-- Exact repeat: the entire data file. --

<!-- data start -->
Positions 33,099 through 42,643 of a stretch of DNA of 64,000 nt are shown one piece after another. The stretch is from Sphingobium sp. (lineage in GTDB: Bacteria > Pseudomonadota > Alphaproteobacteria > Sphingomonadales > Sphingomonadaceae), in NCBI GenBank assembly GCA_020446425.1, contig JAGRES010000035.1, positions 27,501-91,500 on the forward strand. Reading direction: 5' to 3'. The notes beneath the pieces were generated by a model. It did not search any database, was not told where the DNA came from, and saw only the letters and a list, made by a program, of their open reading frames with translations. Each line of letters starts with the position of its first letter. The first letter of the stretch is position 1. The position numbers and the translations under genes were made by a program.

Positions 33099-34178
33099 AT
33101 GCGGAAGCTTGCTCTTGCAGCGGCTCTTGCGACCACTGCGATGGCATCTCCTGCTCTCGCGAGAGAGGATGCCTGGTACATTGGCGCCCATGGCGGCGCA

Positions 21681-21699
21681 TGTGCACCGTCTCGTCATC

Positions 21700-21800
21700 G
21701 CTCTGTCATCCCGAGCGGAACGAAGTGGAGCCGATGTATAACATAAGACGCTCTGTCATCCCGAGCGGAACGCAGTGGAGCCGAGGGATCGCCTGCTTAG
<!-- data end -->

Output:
Positions 33,099 through 42,643 of a stretch of DNA of 64,000 nt are shown one piece after another. The stretch is from Sphingobium sp. (lineage in GTDB: Bacteria > Pseudomonadota > Alphaproteobacteria > Sphingomonadales > Sphingomonadaceae), in NCBI GenBank assembly GCA_020446425.1, contig JAGRES010000035.1, positions 27,501-91,500 on the forward strand. Reading direction: 5' to 3'. The notes beneath the pieces were generated by a model. It did not search any database, was not told where the DNA came from, and saw only the letters and a list, made by a program, of their open reading frames with translations. Each line of letters starts with the position of its first letter. The first letter of the stretch is position 1. The position numbers and the translations under genes were made by a program.

Positions 33099-34178
33099 AT
33101 GCGGAAGCTTGCTCTTGCAGCGGCTCTTGCGACCACTGCGATGGCATCTCCTGCTCTCGCGAGAGAGGATGCCTGGTACATTGGCGCCCATGGCGGCGCA

Positions 21681-21699
21681 TGTGCACCGTCTCGTCATC

Positions 21700-21800
21700 G
21701 CTCTGTCATCCCGAGCGGAACGAAGTGGAGCCGATGTATAACATAAGACGCTCTGTCATCCCGAGCGGAACGCAGTGGAGCCGAGGGATCGCCTGCTTAG